3 Reasons You Shouldn’t Run to Lose Fat

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Running: it seems like the perfect activity to drop some unwanted pounds – right? I mean, it’s so simple– you throw on your shoes, hop out the door, and you’re off to shred fat and get ripped; –all without even having to go to the gym! Sounds almost perfect, doesn’t it? Well, sadly, although a lot of people cling to the notion that running is the best way to lose body fat, I’m here to tell you why it might be the worst way.

Now, running certainly isn’t bad, and that’s not the message here. Running is great for improving aerobic capacity and heart health (which are both VERY important- and arguably, exercise’s most important role). However, when running is utilized as the primary exercise modality for fat loss, things never really turn out as planned for these three reasons:

1) Overuse Injury

If you are running to lose weight, you probably weigh too much (going out on a limb here). If you are overweight, you are running with additional load, which will increase compressive stress on your load bearing joints and bones in the lower body. More load equals greater likelihood of overuse injuries like Achilles Tendonitis, Shin Splints, Plantar Fasciitis, and many other debilitating lower body injuries. The last thing you need when starting an exercise program is to get injured. When you’re hurt, you’re doing nothing at all– not burning any calories, and certainly not losing any body fat. Risk of injury is compounded because most overweight runners have a reduced stride length, which means greater number of ground contacts during a run. More ground contacts equal more opportunities to load the lower leg, and as a result greater risk of overuse injury.

2) Hormonal Factors

Steady-state, longer duration cardio (like running) results in hormonal shifts that do more to favor the breakdown of muscle tissue, rather than fat. Increased levels of cortisol (a stress hormone that preserves fat and breaks down muscle tissue) and reduced levels of growth hormone, testosterone, and epinephrine (fat burning, muscle preserving hormones) result in less than desirable changes to body composition. Remember, the role of exercise in fat loss is to burn fat and preserve muscle. Running, at least as practiced by most beginners, results in the opposite.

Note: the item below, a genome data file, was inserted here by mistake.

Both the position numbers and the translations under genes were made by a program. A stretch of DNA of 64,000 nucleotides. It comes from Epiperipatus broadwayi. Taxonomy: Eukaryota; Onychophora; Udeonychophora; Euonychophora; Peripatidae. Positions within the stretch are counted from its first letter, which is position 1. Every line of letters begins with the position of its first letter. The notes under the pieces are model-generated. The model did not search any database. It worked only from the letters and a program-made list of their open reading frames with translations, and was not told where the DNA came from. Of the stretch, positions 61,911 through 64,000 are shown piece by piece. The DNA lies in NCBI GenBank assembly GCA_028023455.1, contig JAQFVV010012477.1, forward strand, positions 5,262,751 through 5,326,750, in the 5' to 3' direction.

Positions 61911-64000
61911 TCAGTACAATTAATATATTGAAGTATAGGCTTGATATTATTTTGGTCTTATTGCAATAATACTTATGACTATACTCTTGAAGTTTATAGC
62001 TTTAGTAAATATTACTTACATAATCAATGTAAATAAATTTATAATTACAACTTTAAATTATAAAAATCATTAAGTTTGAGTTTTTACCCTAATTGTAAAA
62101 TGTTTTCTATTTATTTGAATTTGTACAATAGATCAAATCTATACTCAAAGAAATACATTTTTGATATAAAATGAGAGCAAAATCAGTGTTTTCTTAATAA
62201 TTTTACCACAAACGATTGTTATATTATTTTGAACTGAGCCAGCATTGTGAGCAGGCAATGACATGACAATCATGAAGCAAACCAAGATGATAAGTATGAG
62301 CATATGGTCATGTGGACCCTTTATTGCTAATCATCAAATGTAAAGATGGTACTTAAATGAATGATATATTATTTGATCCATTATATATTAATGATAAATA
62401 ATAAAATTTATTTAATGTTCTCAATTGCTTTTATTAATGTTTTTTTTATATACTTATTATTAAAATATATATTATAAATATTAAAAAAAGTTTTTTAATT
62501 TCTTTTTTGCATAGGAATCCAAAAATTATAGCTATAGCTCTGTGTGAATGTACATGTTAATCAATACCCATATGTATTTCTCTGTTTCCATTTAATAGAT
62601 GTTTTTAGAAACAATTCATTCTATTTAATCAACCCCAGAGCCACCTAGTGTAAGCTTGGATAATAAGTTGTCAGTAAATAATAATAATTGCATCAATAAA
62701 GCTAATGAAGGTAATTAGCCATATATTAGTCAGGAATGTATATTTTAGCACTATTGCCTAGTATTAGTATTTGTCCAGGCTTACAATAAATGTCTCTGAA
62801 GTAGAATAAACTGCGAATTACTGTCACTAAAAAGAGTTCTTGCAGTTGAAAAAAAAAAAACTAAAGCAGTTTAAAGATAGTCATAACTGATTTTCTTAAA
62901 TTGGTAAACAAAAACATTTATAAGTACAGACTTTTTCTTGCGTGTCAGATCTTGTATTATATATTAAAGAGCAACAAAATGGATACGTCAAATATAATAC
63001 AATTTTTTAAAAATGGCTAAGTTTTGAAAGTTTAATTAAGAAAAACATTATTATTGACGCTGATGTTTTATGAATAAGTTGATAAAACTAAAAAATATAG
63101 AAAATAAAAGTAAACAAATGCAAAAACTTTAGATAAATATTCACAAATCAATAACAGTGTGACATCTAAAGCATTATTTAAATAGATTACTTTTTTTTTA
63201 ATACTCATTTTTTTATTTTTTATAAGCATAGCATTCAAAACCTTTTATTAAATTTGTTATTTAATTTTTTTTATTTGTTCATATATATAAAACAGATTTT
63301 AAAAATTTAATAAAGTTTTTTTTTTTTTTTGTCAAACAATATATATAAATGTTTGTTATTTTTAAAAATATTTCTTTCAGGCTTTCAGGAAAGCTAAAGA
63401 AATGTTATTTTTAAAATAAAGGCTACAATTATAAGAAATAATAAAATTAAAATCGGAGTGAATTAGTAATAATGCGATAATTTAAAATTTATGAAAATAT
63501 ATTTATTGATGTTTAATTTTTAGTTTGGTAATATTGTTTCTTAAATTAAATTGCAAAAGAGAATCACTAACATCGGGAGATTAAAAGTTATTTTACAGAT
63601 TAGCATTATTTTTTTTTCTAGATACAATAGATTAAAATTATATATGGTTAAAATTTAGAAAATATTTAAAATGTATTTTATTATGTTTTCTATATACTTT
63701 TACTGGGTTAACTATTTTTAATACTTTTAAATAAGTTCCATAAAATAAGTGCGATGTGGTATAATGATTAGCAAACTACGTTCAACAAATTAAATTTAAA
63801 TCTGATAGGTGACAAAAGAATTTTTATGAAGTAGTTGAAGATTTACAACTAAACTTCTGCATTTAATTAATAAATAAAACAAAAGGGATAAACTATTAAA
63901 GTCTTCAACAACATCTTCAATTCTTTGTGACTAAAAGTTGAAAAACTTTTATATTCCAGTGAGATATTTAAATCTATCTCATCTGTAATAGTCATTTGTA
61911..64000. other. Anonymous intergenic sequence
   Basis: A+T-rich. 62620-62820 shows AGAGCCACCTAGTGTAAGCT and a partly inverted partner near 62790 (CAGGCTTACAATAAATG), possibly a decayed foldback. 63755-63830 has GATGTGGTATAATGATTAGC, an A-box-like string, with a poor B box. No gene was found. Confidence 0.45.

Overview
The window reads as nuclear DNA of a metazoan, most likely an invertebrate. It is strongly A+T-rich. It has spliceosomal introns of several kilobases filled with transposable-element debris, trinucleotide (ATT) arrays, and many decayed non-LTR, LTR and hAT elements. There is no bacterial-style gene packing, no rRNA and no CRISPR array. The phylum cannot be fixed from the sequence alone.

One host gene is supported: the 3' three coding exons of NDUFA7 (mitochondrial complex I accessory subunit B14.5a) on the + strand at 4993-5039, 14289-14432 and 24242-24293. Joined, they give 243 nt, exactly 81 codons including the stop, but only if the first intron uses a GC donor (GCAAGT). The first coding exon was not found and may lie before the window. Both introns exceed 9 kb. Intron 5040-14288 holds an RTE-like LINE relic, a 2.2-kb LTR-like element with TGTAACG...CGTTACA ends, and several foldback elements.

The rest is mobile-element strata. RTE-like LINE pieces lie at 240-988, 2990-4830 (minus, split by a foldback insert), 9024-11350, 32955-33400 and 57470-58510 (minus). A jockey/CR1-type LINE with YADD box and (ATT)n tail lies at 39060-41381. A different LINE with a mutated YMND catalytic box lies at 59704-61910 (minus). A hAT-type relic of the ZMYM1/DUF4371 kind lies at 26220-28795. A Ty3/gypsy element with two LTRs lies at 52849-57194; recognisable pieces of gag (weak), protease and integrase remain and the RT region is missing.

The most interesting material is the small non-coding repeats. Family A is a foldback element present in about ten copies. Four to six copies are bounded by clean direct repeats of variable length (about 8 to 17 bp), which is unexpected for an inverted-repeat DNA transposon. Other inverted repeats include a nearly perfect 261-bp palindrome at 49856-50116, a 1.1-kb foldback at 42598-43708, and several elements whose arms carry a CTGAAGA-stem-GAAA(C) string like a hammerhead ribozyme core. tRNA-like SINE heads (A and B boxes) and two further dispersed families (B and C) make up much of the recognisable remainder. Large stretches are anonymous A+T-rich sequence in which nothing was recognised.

3) Lower Resting Metabolism

As a result of the hormonal factors mentioned above, muscle tissue will be lost. Muscle tissue aids in keeping resting metabolism high (and we burn fat mostly AT REST). Compounding the hormonally-influenced loss of muscle, is the fact that exercise programs that are cardio-only (with no strength training) also burn muscle tissue. Finally, since the running program will likely result in some amount of calorie deficit, protein turnover rates (basically building up what’s been broken down) will further favor loss of muscle. Add all three of these together and you’ve successfully slowed your metabolism.

Should You Hang Up Your Shoes?

Again, this is not an indictment of running as a mode of exercise for health and fitness. However, if you’re looking to use running to drop weight (specifically body fat), you will find pretty quickly how ineffective it really is. Don’t fall victim to the misconception that running is great for fat loss.

Don’t just train hard – train smart!

 

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